Eating nose-to-tail - make mine a steak.
Fri, 24 November, 2017
I visited a pub of a minor celebrity status last week; one of those no one had ever heard of and then suddenly everybody talks about, thanks to a mention in a weekend paper or an unexpected Michelin star. Very nice it was too, serving just six chips in a fish and chips dish notwithstanding. Maybe they don’t support carbs since the fish portion was quite substantial. Or maybe they ran out of potatoes.
I had beef tongue for my main course, with mash and gravy and (two) Romanesco florets. The mash and gravy were adorable, more so for the fact that I have neither too often. The tongue and I tried to connect with a considerable effort on my part and being flawlessly cooked on the part of the tongue, but we just didn’t get on. I was really embarrassed to leave so much on my plate and there wasn’t enough mash, let alone Romanesco, to hide my unfinished meat, but thankfully the service was excellent: they didn’t ask the annoying post-coital questions.
And that just serves me damn right. I profess loud and often that I eat everything but the truth is that there certainly are things I won’t force down my throat. Poor tongue was just the wrong texture – I scrupulously picked all the meaty bits but anything gelatinous and wobbly makes me shudder.
You’ll ask why on earth I ordered it. Simple: I’d never had it before. And it fits the nose-to-tail principle I try to be faithful to. And since when eating out I tend to order things I don’t know how to, can’t be bothered to or for some reason will never cook at home, it was a no-brainer. Tongue was on the menu, tongue it would have to be. Clearly though I’d sooner speak in than eat them. It was sadly reminiscent of a similar defeat featuring me vs. calf’s head, a delicacy dating back to French Revolution (figures – a head…).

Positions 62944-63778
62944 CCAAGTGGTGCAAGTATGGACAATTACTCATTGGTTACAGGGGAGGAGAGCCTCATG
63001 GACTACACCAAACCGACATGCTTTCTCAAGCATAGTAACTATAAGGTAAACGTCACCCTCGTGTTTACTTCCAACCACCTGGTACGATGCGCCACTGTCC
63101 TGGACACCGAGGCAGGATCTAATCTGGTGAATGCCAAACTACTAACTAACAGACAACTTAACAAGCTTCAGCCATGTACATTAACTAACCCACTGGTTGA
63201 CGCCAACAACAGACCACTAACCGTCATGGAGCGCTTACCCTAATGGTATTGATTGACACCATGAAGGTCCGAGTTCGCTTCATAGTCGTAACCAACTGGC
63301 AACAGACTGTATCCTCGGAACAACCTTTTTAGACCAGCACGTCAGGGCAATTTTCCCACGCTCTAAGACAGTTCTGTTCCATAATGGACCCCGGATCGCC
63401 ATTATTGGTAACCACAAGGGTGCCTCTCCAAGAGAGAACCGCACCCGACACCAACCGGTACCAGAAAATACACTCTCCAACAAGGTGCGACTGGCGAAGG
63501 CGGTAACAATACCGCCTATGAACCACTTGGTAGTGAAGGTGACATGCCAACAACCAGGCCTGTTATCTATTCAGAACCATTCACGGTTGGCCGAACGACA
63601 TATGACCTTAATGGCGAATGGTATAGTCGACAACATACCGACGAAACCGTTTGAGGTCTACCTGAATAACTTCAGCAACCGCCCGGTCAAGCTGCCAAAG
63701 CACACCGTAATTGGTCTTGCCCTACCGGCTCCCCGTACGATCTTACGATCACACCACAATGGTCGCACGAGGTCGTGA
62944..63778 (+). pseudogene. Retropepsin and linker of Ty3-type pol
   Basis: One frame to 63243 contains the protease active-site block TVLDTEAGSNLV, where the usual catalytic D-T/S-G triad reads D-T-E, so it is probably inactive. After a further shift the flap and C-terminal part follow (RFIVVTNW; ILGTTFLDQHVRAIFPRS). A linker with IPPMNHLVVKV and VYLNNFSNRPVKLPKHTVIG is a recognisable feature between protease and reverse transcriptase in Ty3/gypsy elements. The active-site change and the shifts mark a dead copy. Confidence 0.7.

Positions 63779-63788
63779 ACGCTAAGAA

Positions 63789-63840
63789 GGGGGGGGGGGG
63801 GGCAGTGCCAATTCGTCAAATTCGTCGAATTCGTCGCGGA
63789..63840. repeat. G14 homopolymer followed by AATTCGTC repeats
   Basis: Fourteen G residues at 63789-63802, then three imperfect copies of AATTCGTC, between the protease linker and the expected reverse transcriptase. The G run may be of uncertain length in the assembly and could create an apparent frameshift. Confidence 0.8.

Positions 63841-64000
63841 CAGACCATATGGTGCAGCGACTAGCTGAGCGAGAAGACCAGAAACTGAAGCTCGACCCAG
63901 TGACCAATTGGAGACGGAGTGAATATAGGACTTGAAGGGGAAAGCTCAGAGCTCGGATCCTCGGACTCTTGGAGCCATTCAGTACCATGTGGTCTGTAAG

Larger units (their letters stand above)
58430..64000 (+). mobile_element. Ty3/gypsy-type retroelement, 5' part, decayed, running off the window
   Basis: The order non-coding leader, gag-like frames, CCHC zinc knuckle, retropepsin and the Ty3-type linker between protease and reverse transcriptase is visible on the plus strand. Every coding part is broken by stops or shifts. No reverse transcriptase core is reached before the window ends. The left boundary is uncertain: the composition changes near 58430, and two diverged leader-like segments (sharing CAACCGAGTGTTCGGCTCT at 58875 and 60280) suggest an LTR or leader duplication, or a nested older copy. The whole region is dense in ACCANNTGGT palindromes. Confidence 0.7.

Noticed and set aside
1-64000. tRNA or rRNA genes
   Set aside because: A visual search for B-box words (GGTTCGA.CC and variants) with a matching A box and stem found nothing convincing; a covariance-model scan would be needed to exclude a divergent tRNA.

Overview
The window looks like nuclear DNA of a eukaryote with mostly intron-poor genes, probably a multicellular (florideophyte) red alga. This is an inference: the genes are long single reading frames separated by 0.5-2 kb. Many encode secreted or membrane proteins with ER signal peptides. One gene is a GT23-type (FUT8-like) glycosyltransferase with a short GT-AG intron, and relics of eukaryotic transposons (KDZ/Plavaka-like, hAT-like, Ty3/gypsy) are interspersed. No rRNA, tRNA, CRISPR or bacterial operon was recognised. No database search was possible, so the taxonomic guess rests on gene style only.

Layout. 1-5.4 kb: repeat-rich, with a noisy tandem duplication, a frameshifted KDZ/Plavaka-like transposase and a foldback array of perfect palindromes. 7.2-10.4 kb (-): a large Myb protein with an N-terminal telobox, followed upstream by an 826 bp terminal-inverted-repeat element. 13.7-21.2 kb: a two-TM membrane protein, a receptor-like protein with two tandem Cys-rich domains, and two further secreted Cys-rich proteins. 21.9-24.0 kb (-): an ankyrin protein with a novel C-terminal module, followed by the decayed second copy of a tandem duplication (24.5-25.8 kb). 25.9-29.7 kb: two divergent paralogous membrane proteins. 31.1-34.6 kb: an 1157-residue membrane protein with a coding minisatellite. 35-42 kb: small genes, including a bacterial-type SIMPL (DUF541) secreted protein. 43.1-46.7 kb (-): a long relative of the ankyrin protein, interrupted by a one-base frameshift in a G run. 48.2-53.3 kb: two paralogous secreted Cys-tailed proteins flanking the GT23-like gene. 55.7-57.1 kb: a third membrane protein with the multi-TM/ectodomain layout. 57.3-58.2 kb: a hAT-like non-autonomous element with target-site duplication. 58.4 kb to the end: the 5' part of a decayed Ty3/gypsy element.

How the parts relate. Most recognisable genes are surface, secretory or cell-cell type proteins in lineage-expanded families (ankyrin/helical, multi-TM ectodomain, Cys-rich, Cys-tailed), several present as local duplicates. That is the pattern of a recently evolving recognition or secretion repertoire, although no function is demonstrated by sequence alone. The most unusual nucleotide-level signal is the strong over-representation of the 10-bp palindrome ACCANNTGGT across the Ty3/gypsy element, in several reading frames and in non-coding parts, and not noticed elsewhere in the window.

My reflections on that little episode were none too edifying: my taste is common as muck. There is a reason why tongue is not as prevalent in butchers’ shops or in restaurants as, say, fillet steak or chicken breast, and that’s because not many are keen; me including as it turns out. There are still unsung heroes – much disdained cuts like ham hock, pork shoulder, veal shin or calves liver but wait and see if their time won’t come. After all pork belly used to be exclusively minced into sausages prior to 1994. People are also – hopefully – becoming less famously, Englishly squeamish about lesser known cuts: oxtails, pig’s cheeks and shanks of sorts are going up in the world and less frequently inducing the eww! reaction. Which only goes to show that times of hardship are ahead; people weren’t squeamish about less choice cuts of pig or cow in the times before Big Macs nearly everyone can afford.
But there’s hope for tongue and me, I won’t be put off. I still firmly believe in eating animals tongue to tail. Just possibly a bit more processed when it comes to tongues – and tails too, I fear – minced or hidden in a pie, instead of just thwacked on a plate almost in its entirety, stuck out at me in defiance.